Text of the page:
Living in Oakland, California, the Naumanns are outwardly a loving, supportive family. Husband and father Saul Naumann is a Religious Studies professor, and looks to his religious training in Judaism as tenets for his family to live. He has high expectations for all members of his family. His mid-teen son, Aaron Naumann, idolizes his father, and does whatever he can to please him. His pre-teen daughter, Eliza Naumann, often feels the neglected child. So when Saul eventually learns that Eliza is participating and excelling in spelling bees, she becomes the focus of his life as he believes that letters in the form of words will lead to answers to the universe. That change in focus to Eliza makes Aaron now feel the neglected one, he who strikes out quietly in his own way with the help of Chali, a young woman he meets. But the person who has felt the most pressure within Saul's way of life is his wife, Miriam Naumann, a microbiologist. She converted from Catholicism to Judaism when she ...Written by
The license plates on the family Volvo are different on the front and back. The front license plate starts with a "4", the rear license plate starts with a "5". See more »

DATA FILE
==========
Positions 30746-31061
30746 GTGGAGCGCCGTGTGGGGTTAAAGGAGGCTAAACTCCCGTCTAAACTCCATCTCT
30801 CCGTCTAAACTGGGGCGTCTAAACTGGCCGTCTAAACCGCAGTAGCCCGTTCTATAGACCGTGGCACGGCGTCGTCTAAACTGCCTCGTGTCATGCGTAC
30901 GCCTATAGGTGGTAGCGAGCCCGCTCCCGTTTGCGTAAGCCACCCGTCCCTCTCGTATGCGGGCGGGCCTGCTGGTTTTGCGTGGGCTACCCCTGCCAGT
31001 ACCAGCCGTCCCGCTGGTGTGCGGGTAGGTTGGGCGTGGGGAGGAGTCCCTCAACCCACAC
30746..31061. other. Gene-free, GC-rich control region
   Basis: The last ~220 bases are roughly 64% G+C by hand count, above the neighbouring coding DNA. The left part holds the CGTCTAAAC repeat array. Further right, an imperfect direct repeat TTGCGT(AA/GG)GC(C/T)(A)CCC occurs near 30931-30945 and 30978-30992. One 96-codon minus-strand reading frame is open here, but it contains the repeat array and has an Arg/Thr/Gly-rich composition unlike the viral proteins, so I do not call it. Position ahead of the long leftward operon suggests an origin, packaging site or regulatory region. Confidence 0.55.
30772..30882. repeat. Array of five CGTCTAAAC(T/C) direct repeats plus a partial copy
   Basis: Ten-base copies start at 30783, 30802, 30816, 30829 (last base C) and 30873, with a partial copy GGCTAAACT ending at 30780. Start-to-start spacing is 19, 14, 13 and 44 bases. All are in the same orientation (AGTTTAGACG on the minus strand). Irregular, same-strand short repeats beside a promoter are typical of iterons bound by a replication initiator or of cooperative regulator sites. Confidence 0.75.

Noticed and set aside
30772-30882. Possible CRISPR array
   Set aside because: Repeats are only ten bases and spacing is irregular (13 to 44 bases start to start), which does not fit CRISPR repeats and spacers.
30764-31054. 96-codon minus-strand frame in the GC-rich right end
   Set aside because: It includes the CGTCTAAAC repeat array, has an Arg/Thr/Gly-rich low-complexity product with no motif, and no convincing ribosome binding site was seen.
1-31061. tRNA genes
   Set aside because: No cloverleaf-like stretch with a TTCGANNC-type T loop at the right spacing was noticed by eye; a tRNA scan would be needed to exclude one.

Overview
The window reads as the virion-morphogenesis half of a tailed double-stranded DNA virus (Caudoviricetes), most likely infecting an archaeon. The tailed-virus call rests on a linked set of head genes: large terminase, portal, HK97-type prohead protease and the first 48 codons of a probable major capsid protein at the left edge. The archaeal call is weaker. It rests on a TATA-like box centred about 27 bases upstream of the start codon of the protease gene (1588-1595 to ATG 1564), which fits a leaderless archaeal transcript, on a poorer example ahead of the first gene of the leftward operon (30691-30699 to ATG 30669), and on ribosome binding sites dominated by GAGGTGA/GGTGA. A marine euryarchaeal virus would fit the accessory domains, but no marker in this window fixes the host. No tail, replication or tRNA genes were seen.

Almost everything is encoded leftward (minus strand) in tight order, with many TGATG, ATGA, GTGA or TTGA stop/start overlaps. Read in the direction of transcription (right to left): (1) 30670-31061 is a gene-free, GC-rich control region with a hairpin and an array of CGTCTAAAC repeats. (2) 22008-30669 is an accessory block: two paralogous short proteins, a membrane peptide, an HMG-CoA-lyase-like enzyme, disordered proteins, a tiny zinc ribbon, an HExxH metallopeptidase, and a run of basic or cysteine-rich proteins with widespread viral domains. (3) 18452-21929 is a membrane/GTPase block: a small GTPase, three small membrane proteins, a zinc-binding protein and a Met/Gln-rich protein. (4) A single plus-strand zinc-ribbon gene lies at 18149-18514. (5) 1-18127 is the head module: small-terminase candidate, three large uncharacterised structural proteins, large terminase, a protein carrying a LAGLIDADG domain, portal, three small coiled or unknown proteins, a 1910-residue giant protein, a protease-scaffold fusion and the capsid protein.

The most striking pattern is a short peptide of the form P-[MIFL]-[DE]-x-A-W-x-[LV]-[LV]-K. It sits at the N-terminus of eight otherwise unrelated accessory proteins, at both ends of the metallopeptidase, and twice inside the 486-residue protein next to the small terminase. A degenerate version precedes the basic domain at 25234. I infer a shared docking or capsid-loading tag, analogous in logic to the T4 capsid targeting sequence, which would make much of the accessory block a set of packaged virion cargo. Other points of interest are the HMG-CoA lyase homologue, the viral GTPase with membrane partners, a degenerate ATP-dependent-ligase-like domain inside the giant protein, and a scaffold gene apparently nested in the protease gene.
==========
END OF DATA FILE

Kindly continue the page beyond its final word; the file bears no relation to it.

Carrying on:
National Spelling Bee Pronouncer:
Number 14. Eliza Naumann, Oakland Tribune, Oakland, California. "Oppidan".
My father told me once that words and letters hold all the secrets of the universe. That in there shapes and sounds, I could find everything and see beyond myself, to something special. Perfect. My father told me once that I could reach the ear of God.
See more »
Perhaps I wasn't in a particularly patient mood when I rented this flick, however I just couldn't finish it after an hour. The actors had no chemistry whatsoever. I adore Juliette Binoche, but there was no tension/attraction/emotion between her and her supposed husband played by Richard Gere. Richard Gere did not suit the role of a Jewish, brooding intellectual. Flora Cross was interesting and quirky, but again her relationship with other characters seemed forced. (I must say that I am a large fan of the chin cleft, it's a wonderful thing...). The entire book was dumbed down, the magic was rendered laughable. I suggest you spare yourself the experience.
12 of 17 people found this review helpful.
Was this review helpful to you?
| Report this